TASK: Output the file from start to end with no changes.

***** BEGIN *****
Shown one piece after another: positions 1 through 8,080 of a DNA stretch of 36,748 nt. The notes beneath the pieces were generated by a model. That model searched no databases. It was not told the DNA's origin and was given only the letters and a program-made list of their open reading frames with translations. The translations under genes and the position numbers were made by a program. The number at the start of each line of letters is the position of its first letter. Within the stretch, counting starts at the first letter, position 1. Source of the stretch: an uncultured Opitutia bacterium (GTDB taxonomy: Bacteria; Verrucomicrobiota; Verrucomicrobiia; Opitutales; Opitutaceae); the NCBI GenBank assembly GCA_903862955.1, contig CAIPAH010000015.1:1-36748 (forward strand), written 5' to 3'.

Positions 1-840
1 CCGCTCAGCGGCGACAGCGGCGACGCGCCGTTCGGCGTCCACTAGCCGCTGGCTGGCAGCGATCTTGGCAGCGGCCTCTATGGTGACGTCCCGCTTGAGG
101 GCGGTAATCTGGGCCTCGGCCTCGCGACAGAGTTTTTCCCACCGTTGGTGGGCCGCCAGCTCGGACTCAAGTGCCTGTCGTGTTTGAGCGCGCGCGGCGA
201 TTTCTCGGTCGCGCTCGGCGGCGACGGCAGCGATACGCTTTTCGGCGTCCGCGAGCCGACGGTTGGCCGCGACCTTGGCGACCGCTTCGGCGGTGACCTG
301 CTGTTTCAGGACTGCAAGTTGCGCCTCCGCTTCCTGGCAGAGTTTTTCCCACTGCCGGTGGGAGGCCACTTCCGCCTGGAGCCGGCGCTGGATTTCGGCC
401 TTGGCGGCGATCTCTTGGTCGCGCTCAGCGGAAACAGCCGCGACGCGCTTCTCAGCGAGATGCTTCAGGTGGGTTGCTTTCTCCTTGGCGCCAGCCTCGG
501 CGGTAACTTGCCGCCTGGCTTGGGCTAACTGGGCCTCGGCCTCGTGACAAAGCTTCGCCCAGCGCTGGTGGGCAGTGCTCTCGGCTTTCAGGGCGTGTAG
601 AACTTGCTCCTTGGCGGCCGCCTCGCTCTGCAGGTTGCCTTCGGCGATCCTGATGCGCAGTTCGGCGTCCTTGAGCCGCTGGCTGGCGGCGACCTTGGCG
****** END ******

Shown one piece after another: positions 1 through 8,080 of a DNA stretch of 36,748 nt. The notes beneath the pieces were generated by a model. That model searched no databases. It was not told the DNA's origin and was given only the letters and a program-made list of their open reading frames with translations. The translations under genes and the position numbers were made by a program. The number at the start of each line of letters is the position of its first letter. Within the stretch, counting starts at the first letter, position 1. Source of the stretch: an uncultured Opitutia bacterium (GTDB taxonomy: Bacteria; Verrucomicrobiota; Verrucomicrobiia; Opitutales; Opitutaceae); the NCBI GenBank assembly GCA_903862955.1, contig CAIPAH010000015.1:1-36748 (forward strand), written 5' to 3'.

Positions 1-840
1 CCGCTCAGCGGCGACAGCGGCGACGCGCCGTTCGGCGTCCACTAGCCGCTGGCTGGCAGCGATCTTGGCAGCGGCCTCTATGGTGACGTCCCGCTTGAGG
101 GCGGTAATCTGGGCCTCGGCCTCGCGACAGAGTTTTTCCCACCGTTGGTGGGCCGCCAGCTCGGACTCAAGTGCCTGTCGTGTTTGAGCGCGCGCGGCGA
201 TTTCTCGGTCGCGCTCGGCGGCGACGGCAGCGATACGCTTTTCGGCGTCCGCGAGCCGACGGTTGGCCGCGACCTTGGCGACCGCTTCGGCGGTGACCTG
301 CTGTTTCAGGACTGCAAGTTGCGCCTCCGCTTCCTGGCAGAGTTTTTCCCACTGCCGGTGGGAGGCCACTTCCGCCTGGAGCCGGCGCTGGATTTCGGCC
401 TTGGCGGCGATCTCTTGGTCGCGCTCAGCGGAAACAGCCGCGACGCGCTTCTCAGCGAGATGCTTCAGGTGGGTTGCTTTCTCCTTGGCGCCAGCCTCGG
501 CGGTAACTTGCCGCCTGGCTTGGGCTAACTGGGCCTCGGCCTCGTGACAAAGCTTCGCCCAGCGCTGGTGGGCAGTGCTCTCGGCTTTCAGGGCGTGTAG
601 AACTTGCTCCTTGGCGGCCGCCTCGCTCTGCAGGTTGCCTTCGGCGATCCTGATGCGCAGTTCGGCGTCCTTGAGCCGCTGGCTGGCGGCGACCTTGGCG